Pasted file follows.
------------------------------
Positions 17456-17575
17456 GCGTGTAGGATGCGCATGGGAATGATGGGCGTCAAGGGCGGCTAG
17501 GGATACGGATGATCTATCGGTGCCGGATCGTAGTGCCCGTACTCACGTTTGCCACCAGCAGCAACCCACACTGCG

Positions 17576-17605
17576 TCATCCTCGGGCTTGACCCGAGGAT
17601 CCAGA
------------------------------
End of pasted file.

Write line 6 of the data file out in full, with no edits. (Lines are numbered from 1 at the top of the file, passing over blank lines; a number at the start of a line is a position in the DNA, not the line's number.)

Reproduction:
17601 CCAGA